“We’re talking about a positive but it kind of made February the worst month of my life. People don’t understand copyright law or IP law,” Weiler says. “They assume that because a sticker is free on Facebook, they can take it and put it on a T-shirt, but that’s not the case.”
It’s something most art and design students are just not equipped to deal with, especially if some trifle catches fire in the online economy.
Sarah Burstein is a law professor at the University of Oklahoma. She is an expert on copyright and intellectual property and also has a bachelor’s degree in art and design from Iowa State.
She can appreciate the situation Weiler found herself in without much preparation, but she says artists can protect their drawings and animations, and that is to register them with the U.S. Copyright Office.
“It’s a pretty quick and easy process,” Burstein says. “But you do have to take that small and important step.”
Until you’ve registered, you can’t sue someone. And that’s important.
A good designer with a lot of work out there for the public to see may need a good lawyer. But it’s not something many creatives think about while in school.
“No one ever talked to me about IP in my design classes,” Burstein says. “The only things I learned about IP or copyright came from a media law class. So certainly there’s education that could be done. Teaching people how to register their copyright certainly wouldn’t hurt. That would be a nice, basic start.”
“I learned how much I did not learn in art school from this experience,” she says. “I knew basics but I didn’t know the nuance.”
Burstein suggests that artists think about what they want to get out of chasing down individual copyright violations.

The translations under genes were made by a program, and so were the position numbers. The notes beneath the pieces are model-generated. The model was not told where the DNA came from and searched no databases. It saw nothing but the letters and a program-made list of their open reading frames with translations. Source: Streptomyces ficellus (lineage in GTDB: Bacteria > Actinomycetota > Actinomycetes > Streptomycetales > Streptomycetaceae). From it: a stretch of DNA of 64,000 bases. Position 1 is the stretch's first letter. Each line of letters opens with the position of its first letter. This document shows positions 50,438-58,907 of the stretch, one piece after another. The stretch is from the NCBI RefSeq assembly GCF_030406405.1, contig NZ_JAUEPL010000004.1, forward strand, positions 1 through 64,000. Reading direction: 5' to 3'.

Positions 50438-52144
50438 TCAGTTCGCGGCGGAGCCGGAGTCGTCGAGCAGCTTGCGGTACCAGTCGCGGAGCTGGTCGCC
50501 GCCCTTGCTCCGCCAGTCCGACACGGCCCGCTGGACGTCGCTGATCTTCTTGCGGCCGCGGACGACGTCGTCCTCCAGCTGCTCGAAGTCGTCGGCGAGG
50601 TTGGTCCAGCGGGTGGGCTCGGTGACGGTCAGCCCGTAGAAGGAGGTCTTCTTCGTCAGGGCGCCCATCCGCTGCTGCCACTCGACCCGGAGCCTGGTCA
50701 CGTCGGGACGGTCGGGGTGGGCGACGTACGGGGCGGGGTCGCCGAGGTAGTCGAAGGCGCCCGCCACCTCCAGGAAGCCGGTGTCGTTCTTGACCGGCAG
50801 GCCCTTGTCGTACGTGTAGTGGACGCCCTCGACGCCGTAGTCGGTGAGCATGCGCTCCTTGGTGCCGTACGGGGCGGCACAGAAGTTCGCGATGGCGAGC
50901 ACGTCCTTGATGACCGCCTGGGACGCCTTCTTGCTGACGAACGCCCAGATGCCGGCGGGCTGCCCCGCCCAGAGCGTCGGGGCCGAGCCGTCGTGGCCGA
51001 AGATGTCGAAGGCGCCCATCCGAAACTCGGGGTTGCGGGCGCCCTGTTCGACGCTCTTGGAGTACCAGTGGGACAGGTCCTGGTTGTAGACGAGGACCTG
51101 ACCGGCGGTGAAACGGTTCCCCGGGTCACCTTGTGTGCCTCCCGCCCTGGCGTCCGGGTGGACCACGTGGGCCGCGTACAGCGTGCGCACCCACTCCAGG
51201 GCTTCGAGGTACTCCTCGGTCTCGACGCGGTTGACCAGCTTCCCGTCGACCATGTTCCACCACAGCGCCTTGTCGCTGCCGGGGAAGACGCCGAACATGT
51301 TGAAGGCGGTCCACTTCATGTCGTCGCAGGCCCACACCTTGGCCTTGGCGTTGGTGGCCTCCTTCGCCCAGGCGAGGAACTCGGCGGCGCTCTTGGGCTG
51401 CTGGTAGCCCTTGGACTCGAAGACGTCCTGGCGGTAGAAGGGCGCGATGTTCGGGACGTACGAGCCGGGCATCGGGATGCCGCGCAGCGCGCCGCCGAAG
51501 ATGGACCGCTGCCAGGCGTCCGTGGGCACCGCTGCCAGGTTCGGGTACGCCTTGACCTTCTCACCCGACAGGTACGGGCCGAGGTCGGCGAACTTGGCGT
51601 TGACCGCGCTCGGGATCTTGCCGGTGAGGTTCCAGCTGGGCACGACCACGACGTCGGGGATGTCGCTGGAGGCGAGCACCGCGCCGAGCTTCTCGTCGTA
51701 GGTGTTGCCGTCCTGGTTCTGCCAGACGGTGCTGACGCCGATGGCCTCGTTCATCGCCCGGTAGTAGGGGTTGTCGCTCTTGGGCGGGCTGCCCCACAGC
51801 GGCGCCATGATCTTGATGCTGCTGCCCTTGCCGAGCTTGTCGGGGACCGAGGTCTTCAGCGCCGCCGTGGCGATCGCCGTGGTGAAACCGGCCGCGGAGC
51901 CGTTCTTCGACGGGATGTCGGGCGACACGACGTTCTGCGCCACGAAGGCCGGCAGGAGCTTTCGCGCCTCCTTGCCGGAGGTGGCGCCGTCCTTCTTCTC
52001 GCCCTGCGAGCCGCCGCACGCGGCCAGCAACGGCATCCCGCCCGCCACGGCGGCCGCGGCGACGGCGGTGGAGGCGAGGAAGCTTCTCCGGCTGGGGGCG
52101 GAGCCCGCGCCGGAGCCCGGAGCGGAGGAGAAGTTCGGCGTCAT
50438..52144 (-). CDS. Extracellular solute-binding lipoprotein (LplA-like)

“I’m not sure you could go and sue every person that used your sticker on Facebook or make them get a license. Even if you had taken the proper steps, the question is: What does that get you? Or what do you want? Most designers and artists actually want attribution. ‘You like my sticker, that’s great, come to my website and buy my other work, or hire me.’”
After all, no one wants to spend $100,000 on legal fees just to net $50,000 in damages.
But Burstein says there are still ways for artists to gain financially from work that goes viral in the way the trash doves did: Look for “ancillary commercial exploitation opportunities.”
“My sense is that the money might be in other merchandise. What I would want to do is register the copyright and then say: ‘Come get the T-shirt, or the print.’ And copyright would certainly protect that right.”
Weiler calls the experience “soul-sucking,” but thinks the hard days are behind her. If she had one thing to do over, she says she would not have licensed the images and animations to Facebook. “I didn’t have the inkling that any of this would have been possible in this short amount of time.”
And she is working with some online retailers to make the trash doves more widely, and legally, available.
In the end, Weiler walked away with some extra cash, some headaches, more legal knowledge and about 120,000 new followers on social channels like Twitter and Twitch. While she would not wish what she had to go through over the winter on anyone else, she does feel in some way it has been worth it.
Much of Weiler’s work is social and she streams her creative process on her Twitch channel. The more people who know about her, the better, and it can only help down the line. She has both a property a lot of people know about – the Trash Doves – and a larger audience she can educate about what it takes to protect that property.
There are worse ways to double your audience. And if all of it came from trying to protect her work (“You can’t steal from an independent artist and you can’t just make a mug out of it,” she says), all the better.
By Dan Friedell